Update Thursday, March 18: Hall emergency management officials say the serious storms forecast for the area have developed weaker than expected.
“We have not seen any significant issues in Hall County,” Hall County Emergency Management Director Casey Ramsey said around 7:30 a.m. “There still remains a threat for a few isolated severe storms to move through over the next couple of hours, but we do not expect any significant issues to result from those storms.”
Ramsey said citizens should still remain “weather aware” as they’re beginning their morning commutes.
The Hall County School District posted on social media that it will operate on a normal schedule today.
“The National Weather Service and the Hall County Emergency Management Center tell us severe weather did not develop in Georgia. Rain is expected until 10:00AM or shortly thereafter, but the dangerous storms that were to the west have not developed in our area,” according to the post.
Previous story as of Wednesday: A line of thunderstorms are forecast to move through Gainesville and Hall County Thursday morning, bringing the potential for tornadoes and large hail, according to the National Weather Service.
Kyle Thiem, meteorologist at the National Weather Service’s Peachtree City office, said the thunderstorms are expected to pass through the area between 6 and 11 a.m. Thursday.
“We’re expecting we could have some widespread severe threats,” Thiem said. “We could have strong damaging winds, maybe some large hail. Some tornadoes will be possible as well.”
Hall County Emergency Management Agency Director Casey Ramsey said the storm coming through the area is in the Level 3 category, meaning that Hall is at an “enhanced risk” of numerous severe storms. This includes a few tornadoes, reports of wind damage and hail reaching 1-2 inches in diameter.
Ramsey said Hall could see up to 60 mph winds Thursday morning and a collective 1-2 inches of rain by the time the storms pass.
“What concerns us anytime we have significant wind values is downed trees and power lines,” he said. “We’ll (emergency management) make sure when we have those instances to get the roads clear. As a reminder, stay away from downed power lines.”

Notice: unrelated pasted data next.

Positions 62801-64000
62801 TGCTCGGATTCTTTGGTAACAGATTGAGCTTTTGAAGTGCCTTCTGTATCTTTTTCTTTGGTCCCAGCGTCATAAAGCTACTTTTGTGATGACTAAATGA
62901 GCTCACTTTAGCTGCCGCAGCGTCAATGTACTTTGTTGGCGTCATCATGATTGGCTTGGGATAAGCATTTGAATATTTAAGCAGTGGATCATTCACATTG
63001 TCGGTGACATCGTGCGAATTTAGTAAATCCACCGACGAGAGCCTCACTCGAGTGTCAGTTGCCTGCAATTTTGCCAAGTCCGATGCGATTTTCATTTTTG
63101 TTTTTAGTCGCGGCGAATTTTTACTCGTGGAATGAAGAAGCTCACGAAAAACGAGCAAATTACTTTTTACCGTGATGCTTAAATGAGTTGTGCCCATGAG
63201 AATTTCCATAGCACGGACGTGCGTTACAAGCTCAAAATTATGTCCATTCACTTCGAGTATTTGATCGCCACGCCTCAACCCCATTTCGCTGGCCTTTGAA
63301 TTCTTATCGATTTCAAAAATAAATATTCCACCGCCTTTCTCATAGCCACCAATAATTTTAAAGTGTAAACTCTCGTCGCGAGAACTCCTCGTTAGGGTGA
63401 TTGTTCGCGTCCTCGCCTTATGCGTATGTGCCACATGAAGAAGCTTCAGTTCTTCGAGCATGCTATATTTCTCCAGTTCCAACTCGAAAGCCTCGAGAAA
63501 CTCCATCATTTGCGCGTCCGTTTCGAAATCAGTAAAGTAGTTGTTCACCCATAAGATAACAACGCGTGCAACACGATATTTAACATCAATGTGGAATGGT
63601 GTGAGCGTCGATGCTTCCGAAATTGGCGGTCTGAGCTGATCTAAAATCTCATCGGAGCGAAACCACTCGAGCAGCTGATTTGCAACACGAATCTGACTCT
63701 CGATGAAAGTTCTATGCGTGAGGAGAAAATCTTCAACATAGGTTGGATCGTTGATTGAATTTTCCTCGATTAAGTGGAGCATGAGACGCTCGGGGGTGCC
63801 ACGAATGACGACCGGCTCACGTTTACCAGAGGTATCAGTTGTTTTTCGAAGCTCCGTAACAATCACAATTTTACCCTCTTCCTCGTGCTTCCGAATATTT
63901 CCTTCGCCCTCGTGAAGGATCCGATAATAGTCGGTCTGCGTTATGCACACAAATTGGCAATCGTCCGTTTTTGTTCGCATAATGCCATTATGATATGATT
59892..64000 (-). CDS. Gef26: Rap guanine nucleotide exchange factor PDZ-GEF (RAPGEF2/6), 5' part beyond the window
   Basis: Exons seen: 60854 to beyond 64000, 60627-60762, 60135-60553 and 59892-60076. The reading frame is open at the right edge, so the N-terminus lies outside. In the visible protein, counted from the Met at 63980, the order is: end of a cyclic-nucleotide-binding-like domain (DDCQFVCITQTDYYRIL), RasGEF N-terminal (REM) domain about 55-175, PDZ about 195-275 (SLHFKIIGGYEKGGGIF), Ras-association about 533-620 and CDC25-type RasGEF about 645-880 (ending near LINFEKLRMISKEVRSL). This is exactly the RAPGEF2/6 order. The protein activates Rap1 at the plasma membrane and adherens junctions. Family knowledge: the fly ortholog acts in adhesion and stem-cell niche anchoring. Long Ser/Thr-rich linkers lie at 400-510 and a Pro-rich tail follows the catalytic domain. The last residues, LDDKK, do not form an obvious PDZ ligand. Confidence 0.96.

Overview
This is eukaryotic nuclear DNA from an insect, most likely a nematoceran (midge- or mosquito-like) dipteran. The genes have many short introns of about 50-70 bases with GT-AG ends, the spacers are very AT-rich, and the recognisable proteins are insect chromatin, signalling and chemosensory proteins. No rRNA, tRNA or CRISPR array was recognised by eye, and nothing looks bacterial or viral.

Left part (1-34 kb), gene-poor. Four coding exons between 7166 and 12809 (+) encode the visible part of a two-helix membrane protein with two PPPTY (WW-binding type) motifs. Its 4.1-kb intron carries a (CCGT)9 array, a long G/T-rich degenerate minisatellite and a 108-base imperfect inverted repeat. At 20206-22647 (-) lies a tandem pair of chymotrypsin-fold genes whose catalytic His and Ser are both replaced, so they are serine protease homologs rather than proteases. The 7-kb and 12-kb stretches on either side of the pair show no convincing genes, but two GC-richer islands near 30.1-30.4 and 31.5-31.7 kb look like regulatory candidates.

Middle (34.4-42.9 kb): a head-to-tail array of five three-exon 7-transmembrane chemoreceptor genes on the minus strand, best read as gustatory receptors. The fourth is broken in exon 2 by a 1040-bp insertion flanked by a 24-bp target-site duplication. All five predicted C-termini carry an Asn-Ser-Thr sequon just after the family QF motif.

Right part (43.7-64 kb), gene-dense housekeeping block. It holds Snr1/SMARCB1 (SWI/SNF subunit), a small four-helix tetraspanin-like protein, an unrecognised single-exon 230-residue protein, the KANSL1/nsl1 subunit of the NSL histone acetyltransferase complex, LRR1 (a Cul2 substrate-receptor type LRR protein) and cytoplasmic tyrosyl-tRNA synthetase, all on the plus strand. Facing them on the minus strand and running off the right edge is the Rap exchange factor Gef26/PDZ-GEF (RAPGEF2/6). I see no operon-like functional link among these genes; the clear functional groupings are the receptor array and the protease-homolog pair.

Ramsey noted that Hall has 22 weather sirens in the county. If there is a tornado warning in an area with a siren, it will sound an alarm.
Ramsey reminded residents that the sirens are intended to alert people outside. If someone is inside, they might not be able to hear one go off. He advises Hall residents to keep a weather alert at the ready on their phones. People can sign up for the emergency management agency’s citizen alert system — which notifies residents about severe weather events — by visiting alerts.hallcounty.org.
The latest outlook slightly expands the High risk area and increases the underlying likeliehood of tornadoes across the southeast.— National Weather Service (@NWS) March 17, 2021
Multiple rounds of storms are possible. Keep your devices charged so you are able to recieve warnings from later rounds if you lose power. https://t.co/9oK0Ab82hO
If a tornado does touch down, Ramsey asks that people seek refuge in the center of the lowest point of their home, like a basement. If someone lives in an apartment complex, he recommends moving to the ground floor or an interior stairwell. Those who reside in a mobile home should prepare to stay with a neighbor or relative who lives in a safer structure, he said.
“Now is a good time to make sure your plans are in place,” Ramsey said. “Have your phone charged up. Be prepared and pay attention.”
Habersham schools announced Wednesday afternoon that the system would operate on a three-hour delay Thursday.
The Associated Press contributed.